Greece joins leading EU group to ban ICE cars by 2030
The Greek government has finally thought its climate plans through and is joining the leading group of European countries to ban the sales of new ICE cars already in 2030, five years ahead of what is currently on the EU Commission’s table. Second-hand cars are not affected.
In 2025 Greece wants all new taxis in major cities Athens and Thessaloniki to be electric and one-third of all rental cars. These measures are part of the four key reforms in the plan Prime Minister Kyriakos Mitsotakis wants to push through to reduce CO2 emission in Greece by 55% by 2030, 80% by 2040, and 100% by 2050.
From promoting oil to clean energy hub
First is a climate law. Second, setting up a new framework for the production and storage of electricity from renewable energy sources. Third, a four-year plan to switch to a circular economy.
And last but not least, Greece will reform its Hellenic Hydrocarbon Resources Management, a wholly state-owned company set up in 2011, to promote Greece as an attractive oil and gas destination to international investors. A complete 180-degrees U-turn.
“At the same time, we are leading the way in investments in renewable energy sources and in electricity, but at the same time – and I want to emphasize this – we are also becoming a hub for the transfer of clean energy to the Mediterranean,” Mitsotakis said.
Nine EU countries ask for deadlines
In March 2021, the Netherlands, Denmark, and Belgium demanded the EU authorities to fix a date for a ban on sales of new cars with an internal combustion engine (ICE).
At that time, the Netherlands was the only one suggesting an actual date: 2030 and announcing it later to be the official goal. Six other EU member states joined the action without setting a date yet: Austria, Greece, Ireland, Lithuania, Luxembourg, and Malta.
Norway and Flanders leading
Although no direct member of the EU, Norway is the absolute forerunner in Europe, with going electric no later than 2025 and already achieving today more than 70% of new car sales being electric.
In Belgium, Flanders just set the target for banning ICE cars by 2029, a compromise two years later than proposed by the regional Minister for Mobility and at the same time dropping a proposed ban on selling ICE second-hand cars by 2030. The latter was never heard so far in the whole of Europe.
But Belgium, being a federal state with three regions, hasn’t announced its official proposed end date yet. The Belgian demand to the EU to fix an end date for ICE cars was signed by two ‘green’ federal Ministers, Tinne Van der Straeten (Energy) and Georges Gilkinet (Mobility).
There is a federal agreement to drop all tax benefits for ICE company cars by 2026, only granting it for fully electric cars. Company cars represent more than half of the yearly new registrations in Belgium. With Flanders digging in its heels on 2029, it looks Belgium too will cant over to 2030 within the EU.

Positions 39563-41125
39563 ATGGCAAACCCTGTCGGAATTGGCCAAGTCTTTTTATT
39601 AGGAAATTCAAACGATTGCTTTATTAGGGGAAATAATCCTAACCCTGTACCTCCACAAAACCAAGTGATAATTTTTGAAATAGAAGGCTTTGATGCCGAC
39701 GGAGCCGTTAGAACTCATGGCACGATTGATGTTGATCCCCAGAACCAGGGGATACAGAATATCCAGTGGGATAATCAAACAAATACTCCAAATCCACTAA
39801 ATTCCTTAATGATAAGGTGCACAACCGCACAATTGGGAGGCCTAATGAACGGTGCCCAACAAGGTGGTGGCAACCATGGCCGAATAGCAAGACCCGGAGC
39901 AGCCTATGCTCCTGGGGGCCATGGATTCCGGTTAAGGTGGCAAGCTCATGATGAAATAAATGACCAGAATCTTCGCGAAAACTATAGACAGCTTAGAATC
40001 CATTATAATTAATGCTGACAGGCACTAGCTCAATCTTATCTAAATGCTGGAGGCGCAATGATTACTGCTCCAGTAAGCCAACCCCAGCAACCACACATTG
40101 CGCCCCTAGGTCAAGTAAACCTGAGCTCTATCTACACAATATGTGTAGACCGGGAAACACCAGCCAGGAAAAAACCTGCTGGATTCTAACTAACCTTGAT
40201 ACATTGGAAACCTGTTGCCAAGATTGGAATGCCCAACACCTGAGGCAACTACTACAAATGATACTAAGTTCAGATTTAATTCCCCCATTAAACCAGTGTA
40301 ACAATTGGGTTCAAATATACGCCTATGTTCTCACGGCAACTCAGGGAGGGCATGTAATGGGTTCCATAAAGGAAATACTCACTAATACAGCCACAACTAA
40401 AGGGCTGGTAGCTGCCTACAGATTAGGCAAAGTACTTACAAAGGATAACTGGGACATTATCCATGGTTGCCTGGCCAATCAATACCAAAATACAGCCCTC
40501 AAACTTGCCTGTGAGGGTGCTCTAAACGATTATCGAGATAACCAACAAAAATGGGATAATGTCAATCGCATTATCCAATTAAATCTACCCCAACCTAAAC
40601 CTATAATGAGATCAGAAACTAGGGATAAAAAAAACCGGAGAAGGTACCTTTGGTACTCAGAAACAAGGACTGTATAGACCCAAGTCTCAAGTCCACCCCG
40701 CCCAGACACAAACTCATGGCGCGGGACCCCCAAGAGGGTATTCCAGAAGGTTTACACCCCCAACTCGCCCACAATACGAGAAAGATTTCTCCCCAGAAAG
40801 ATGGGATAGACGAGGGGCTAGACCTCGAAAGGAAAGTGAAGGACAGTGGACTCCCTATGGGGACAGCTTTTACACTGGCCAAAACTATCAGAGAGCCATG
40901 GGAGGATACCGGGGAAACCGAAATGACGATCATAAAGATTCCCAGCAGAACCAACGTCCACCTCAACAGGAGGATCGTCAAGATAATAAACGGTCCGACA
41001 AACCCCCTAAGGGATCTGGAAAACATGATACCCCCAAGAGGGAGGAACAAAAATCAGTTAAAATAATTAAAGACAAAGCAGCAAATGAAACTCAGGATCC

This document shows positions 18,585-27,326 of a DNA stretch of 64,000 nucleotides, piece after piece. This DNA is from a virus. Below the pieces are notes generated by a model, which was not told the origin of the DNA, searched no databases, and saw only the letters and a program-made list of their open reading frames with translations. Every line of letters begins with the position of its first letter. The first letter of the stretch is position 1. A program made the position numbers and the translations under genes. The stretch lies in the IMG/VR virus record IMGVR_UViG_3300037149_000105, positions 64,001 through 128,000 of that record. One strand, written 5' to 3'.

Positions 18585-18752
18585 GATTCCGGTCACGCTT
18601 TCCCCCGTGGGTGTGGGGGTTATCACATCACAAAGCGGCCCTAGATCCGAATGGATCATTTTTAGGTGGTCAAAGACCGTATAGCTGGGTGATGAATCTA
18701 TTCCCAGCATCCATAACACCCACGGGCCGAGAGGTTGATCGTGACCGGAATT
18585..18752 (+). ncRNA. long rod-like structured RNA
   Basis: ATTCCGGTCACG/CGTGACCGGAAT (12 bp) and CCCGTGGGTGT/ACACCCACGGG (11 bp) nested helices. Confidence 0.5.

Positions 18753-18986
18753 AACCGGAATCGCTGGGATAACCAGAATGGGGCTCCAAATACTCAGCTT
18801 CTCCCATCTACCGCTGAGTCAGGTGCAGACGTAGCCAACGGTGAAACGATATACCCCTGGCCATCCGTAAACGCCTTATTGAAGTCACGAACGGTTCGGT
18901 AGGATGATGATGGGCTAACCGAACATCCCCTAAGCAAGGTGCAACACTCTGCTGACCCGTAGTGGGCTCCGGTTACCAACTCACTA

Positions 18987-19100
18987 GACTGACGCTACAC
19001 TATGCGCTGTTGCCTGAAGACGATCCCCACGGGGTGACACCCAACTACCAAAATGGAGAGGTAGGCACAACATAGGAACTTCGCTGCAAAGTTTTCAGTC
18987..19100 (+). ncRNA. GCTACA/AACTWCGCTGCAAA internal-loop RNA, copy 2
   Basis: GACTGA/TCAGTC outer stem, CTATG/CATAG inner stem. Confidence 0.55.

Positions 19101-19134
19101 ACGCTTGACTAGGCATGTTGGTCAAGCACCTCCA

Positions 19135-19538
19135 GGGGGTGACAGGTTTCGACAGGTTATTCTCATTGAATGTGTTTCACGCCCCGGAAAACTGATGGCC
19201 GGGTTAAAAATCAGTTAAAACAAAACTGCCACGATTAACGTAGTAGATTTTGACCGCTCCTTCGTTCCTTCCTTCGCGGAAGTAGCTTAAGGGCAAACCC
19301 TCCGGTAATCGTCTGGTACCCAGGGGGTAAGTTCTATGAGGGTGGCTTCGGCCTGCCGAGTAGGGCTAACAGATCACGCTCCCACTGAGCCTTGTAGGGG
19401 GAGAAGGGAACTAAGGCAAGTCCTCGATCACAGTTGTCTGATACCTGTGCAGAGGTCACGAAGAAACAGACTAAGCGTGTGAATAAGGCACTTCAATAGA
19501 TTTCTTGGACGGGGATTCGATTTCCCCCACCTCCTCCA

Sparing PHEVs or not?
Sweden and Denmark agree on 2030 too, with Denmark leaving a loophole for the plug-in hybrid (PHEV) until 2035. UK’s Prime Minister Boris Johnson is on the same wavelength, advancing the initial ICE ban deadline by five years to 2030, leaving PHEVs undisturbed until 2035.
Iceland follows its Nordic fellow countries for 2030 but wants to allow exceptions for rural areas where it would be difficult to ban gasoline or diesel cars.
Austria announced in July only zero-emission passenger cars, two-wheelers, light commercial vehicles, and heavier commercial vehicles are to be newly registered by 2030 at the latest. This is one of the ‘Mobility Master Plan 2030’ measures presented by Infrastructure Minister Leonore Gewessler (Green party). However, the plan is not binding.
Ireland made up its mind for 2030 too, in the meantime, with an exception granted for hybrid cars until 2035. It wants to have 845 000 electric-powered passenger cars on the road by 2030, 95 000 e-vans, and 1 500 e-buses. The remaining ICE should get more access to alternative biofuels, something the European carmakers like to hear.
Germany has reached its goal of one million EVs by the end of 2021 already. It was set by the Angela Merkel government in 2009 and questioned by many, not at least by the German auto industry. The Bundesrat, the legislative body representing the sixteen Länder, voted for a ban on ICE cars in 2030.
And now Greece has finally hatched its egg on climate action, joining the leading group of countries proposing 2030 as the end of the (new sales of) combustion engines.
France following its own course
France has not yet outspoken its final ambitions, but earlier, 2040 was put forward to kill ICE sales, as did Spain. Last October, President Macron unveiled a plan for the French automotive and aerospace sectors to share a budget of four billion euros to reach specific objectives, including 2 million EVs and hybrids produced in France by 2030.
When presenting its ‘Fit for 55’ plans for the Green Deal to reduce CO2 emissions by 55% by 2030, the EU Commission suggested the 2035 end date for ICE cars, including PHEVs. Macron wants the EU to ‘spare’ PHEVs even beyond 2035. Still, the EU Parliament and all member states have to agree on the proposed deadlines.
Italy, finally, doesn’t seem prepared to accept an ICE ban anything earlier than 2035. As news broke a few weeks ago, Prime Minister Mario Draghi is in talks with the EU concerning an exception on the proposed 2035 deadline for Italian supercar makers like Ferrari or Lamborghini.
Apart from Slovenia that proposes 2031 for an ICE ban, it remains deafening silent in the rest of Eastern Europe.